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Jane Austen Lives Again by Jane Odiwe – A Review

jlaShare this: Imagine a world where Jane Austen and her favorite characters exist in a Downton Abbey atmosphere… Impossible, you say, and yet, apart from the passage of years, they are all gentlemen and gentlemen’s daughters, as Elizabeth Bennet so succinctly puts it. In Jane Odiwe’s latest novel, Jane Austen Lives Again, our favorite author does not die at age 42 in Winchester, but is kept, somehow in stasis, until Dr. Lyford can not only cure her last lingering illness, but revive her again in the prime of her life. The scientific details are not spelled out, and honestly, it doesn’t matter, as Ms. Odiwe’s book will captivate you from the first. Finally we are able to see Jane “live again” sans vampires and magic, and enjoy her introduction to modern life in the 1920’s. Ms. Odiwe is unabashedly nostalgic about paying tribute to her favorite novels and stories of the period, from Cold Comfort Farm and I Capture the Castle to Downton Abbey, all the while painting a lovely, if complicated plot involving recognizable characters from Austen’s own novels. A “novel” concept, indeed! The story begins with Jane awaking in a new century, shortly after the close of the Great War; her recovery is glossed over, but her shock at having become a “famous” novelist is of course delightful. Unfortunately, the copyrights have expired and who would believe the truth, anyway? She is forced to take a position as companion to five young ladies living at Manberley Castle (shades (more…)
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Jane Austen’s China and the Steventon Archaeological Dig

This view of the Steventon Rectory seems to be the correct one.

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This view of the Steventon Rectory seems to be the correct one.
This view of the Steventon Rectory seems to be the correct one.

From the Desk of Jane Odiwe
I was very excited to read about some of the discoveries made during the dig at Jane Austen’s childhood home in the village of Steventon, Hampshire, which took place in November 2011. The rectory was pulled down in the 1820s and what is known of its appearance is only recorded on old maps and drawings or writings made from the memories of Austen descendants. It seems that the actual foundations of the rectory have now been located as a result of the dig – formerly, the only clue to its situation was the presence of an iron pump.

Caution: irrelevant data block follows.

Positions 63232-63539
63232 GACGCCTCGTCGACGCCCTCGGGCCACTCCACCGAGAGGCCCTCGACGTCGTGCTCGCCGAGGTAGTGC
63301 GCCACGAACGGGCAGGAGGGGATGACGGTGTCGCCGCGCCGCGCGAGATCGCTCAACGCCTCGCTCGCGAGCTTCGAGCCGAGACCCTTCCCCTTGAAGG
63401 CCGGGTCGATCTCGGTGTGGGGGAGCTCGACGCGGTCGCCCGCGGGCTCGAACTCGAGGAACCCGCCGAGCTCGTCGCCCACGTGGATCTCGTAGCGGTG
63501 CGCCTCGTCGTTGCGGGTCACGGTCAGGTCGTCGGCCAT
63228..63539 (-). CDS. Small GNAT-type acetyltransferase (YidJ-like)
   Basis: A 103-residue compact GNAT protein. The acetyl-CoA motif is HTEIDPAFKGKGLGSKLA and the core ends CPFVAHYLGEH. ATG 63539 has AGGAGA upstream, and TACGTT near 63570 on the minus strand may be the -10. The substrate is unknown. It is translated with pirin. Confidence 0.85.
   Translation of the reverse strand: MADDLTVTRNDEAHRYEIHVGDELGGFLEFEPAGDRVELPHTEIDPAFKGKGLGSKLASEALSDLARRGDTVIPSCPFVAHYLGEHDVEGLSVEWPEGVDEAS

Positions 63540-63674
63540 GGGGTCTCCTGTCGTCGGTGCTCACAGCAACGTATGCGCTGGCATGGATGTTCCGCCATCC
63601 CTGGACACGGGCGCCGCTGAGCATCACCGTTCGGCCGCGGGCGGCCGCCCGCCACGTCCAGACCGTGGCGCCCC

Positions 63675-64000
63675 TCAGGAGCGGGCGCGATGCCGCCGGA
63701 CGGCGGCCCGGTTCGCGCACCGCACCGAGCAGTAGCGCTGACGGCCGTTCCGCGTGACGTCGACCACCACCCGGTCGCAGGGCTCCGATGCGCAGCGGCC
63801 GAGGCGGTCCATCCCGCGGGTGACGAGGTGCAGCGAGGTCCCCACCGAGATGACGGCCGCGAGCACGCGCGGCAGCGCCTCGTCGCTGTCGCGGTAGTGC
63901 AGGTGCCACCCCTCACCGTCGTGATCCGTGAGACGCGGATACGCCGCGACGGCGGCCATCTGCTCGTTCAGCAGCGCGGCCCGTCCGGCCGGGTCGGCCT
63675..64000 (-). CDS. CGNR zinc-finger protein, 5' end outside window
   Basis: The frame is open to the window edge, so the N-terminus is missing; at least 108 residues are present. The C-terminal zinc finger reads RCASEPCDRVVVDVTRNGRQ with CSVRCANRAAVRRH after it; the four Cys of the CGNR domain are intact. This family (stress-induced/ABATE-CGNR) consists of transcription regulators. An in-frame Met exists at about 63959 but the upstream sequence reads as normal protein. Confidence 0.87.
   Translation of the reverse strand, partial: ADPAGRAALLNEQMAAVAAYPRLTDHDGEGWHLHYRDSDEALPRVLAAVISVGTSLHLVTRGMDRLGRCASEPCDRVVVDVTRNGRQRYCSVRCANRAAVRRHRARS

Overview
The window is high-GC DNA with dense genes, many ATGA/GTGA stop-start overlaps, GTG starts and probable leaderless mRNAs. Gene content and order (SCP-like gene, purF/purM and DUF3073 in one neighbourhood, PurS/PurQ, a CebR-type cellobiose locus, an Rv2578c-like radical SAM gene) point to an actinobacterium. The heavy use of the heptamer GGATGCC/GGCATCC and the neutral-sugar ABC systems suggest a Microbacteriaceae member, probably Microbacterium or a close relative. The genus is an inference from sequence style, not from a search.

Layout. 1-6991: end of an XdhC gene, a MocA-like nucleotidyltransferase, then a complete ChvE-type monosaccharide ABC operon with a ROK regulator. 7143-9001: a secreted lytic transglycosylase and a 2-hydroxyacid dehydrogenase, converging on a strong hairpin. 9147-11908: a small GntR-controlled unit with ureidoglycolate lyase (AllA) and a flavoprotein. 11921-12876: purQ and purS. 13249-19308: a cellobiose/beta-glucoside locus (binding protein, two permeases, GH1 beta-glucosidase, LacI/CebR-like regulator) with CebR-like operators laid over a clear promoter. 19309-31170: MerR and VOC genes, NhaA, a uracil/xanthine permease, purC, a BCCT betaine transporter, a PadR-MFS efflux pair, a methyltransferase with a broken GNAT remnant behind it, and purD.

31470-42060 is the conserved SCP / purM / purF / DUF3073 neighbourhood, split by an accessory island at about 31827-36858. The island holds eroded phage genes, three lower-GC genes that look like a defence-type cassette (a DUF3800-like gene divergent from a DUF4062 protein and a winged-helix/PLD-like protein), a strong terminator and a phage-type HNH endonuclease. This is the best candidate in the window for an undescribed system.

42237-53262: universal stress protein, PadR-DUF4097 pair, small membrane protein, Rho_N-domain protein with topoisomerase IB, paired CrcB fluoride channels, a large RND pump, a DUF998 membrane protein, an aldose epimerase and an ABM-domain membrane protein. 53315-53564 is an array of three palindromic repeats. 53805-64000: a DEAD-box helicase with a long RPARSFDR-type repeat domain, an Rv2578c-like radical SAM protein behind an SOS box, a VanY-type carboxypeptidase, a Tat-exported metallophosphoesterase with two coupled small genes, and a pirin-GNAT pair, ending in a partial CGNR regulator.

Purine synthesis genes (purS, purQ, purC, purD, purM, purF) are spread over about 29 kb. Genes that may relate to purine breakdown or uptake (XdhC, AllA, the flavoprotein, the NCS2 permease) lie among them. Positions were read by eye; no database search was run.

Jane was born in Steventon Rectory and lived happily for the first twenty five years of her life until her father decided to retire and move the family to Bath. It was here that she drafted her first three novels, Sense and Sensibility, Pride and Prejudice and Northanger Abbey, all between the ages of 19 and 23.

Anna Lefroy, niece of Jane, wrote about her memories of the house:
“The dining room or common sitting-room looked to the front and was lighted by two casement windows. On the same side the front door opened into a smaller parlour, and visitors, who were few and rare, were not a bit less welcome to my grandmother because they found her sitting there busily engaged with her needle, making and mending.

A vintage map showing the area surrounding the farm.
A  map showing the area surrounding the farm.

Continue reading Jane Austen’s China and the Steventon Archaeological Dig

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Project Darcy: A Review

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indexJane Odiwe writes from the heart. This is evident to anyone who has ever read one of her novels, but particularly so in her newest work, Project Darcy. Published just in time for Christmas, it is surely her gift to Austen fans everywhere.

The story centers on a group of friends who join an archeological expedition at the site of Steventon Rectory. The five girls mirror the Bennet sisters in personality and even name choices, and just as in Pride and Prejudice, Ellie (our heroine) and Jess share a special bond.

The purpose of the dig is to discover the actual layout of the Austen’s home, and it is clear from the writing that Ms. Odiwe is intimately familiar with the Austen haunts mentioned throughout the book, from Steventon to Ashe and Deane, Bath and London. Relationships among the other workers and staff form the backdrop of a fairly straightforward retelling of Pride and Prejudice, cleverly repackaged though, in order to drop twists and turns throughout, and laugh out loud moments at just the right time.